SMART Objectives

By Rhonda Gregory, Director of Distributed Education

Objectives are like Goals

Have you ever considered that the process of developing a course can be likened to the process of goal setting? As individuals, we often set goals for ourselves, such as losing weight, getting in shape, or saving money to buy the latest gadget. We may or may not formalize the process of goal setting in our daily lives, but we work through this process of making a decision to do something, then we figure out a way to make that something happen.

Goal setting happens all the time in business and industry, too. People in sales have target goals (or quotas) to reach each quarter. Marketing campaigns target specific returns for the new advertisements they contrive. Corporations set benchmarks, and later they report on their progress against those original targets.

In a way, designing a course follows a similar pattern. Faculty determine what information needs to be taught and plan how to best deliver that educational content to their students. This is as natural to educators as breathing. But what we don’t always do is take time to set SMART learning goals for our learners.

Objectives are for the Students

Often, we put together a course based on what we want the students to learn, and our course objectives sound that way. As a result, students have no practical use for course objectives because a) they don’t understand them and b) they don’t know how they relate to what they have to actually do. But what if we changed the way we write our course objectives? Instead of telling students what they have to know, let’s tell them what they are expected to do. This is a very different focus that gives students a real goal to work towards. The SMART* model can help us do this.

Objectives should be SMARTSMART = Specific, Measurable, Achieveable, Relevant, and Time-Bound

S = Specific

Effective course objectives should be written with specificity whenever possible. This helps students understand what exactly is expected of them. However, course outcomes at the highest level may be more broadly encompassing in some respects. For example, in a technology course that I teach, one of the course outcomes is to:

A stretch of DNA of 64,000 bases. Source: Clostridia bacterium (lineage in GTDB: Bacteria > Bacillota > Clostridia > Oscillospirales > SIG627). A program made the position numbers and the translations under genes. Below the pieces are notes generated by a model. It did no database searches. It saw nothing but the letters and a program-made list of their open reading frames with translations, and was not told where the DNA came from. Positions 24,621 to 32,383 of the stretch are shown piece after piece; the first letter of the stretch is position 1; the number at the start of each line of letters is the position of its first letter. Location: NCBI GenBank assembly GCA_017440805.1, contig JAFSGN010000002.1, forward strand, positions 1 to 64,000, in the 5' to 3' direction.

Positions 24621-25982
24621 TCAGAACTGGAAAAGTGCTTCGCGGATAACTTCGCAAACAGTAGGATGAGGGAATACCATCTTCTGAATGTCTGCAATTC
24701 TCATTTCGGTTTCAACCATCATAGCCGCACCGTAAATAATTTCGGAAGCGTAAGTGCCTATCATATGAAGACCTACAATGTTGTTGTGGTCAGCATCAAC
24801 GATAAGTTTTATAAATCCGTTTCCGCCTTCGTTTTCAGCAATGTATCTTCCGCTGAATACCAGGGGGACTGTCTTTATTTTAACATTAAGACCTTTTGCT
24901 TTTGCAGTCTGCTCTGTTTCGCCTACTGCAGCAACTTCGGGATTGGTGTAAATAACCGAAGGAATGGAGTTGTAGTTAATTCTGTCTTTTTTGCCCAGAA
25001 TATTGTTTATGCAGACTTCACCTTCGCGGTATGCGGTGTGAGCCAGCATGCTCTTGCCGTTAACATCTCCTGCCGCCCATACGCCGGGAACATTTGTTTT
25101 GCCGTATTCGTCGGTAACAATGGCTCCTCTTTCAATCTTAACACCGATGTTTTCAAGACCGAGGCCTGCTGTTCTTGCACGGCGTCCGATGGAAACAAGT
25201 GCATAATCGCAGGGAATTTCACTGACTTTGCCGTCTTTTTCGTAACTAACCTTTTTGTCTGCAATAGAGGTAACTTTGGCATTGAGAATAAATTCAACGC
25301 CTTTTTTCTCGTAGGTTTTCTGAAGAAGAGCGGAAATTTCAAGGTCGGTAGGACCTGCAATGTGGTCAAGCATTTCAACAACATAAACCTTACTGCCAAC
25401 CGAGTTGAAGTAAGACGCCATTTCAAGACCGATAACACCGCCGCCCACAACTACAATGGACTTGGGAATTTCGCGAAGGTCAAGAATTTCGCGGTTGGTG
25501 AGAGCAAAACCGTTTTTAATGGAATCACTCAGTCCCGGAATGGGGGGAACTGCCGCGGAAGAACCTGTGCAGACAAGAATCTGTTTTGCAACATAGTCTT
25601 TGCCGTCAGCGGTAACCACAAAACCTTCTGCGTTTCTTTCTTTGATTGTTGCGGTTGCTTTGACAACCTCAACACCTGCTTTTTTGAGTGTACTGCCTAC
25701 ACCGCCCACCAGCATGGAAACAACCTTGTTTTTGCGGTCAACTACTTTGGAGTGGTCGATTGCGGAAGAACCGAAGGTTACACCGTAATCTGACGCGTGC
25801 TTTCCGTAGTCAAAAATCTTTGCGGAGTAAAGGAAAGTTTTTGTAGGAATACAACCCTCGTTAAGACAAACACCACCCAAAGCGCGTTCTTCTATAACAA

Develop technological skills to improve and enhance the teaching and learning process in your field of study.

A student will know they are going to develop their tech skills in teaching and learning, but may still be wondering exactly how that will play out. I’ve written this outcome using broad language to allow students with different majors to apply the goal to their respective disciplines. Furthermore, this objective is also supported by two more specific and measurable statements, as you’ll see next.

M = Measurable

Objectives need to be written with the end in mind. Use action verbs to describe what you want students to be able to do after completing your course or unit. When you write your objectives using action words, you are telling students what they will do with the knowledge they are going to learn. A good tool to help you write actionable, measurable objectives at different level of Bloom’s Taxonomy is available on Iowa State University’s Center for Excellence in Learning and Teaching webpage, A Model of Learning Objectives (opens in new window). Arizona State University also has a good article on writing measurable learning objectives (opens in new window). Continuing my technology course example, I have written the following subordinate objectives below my course outcome: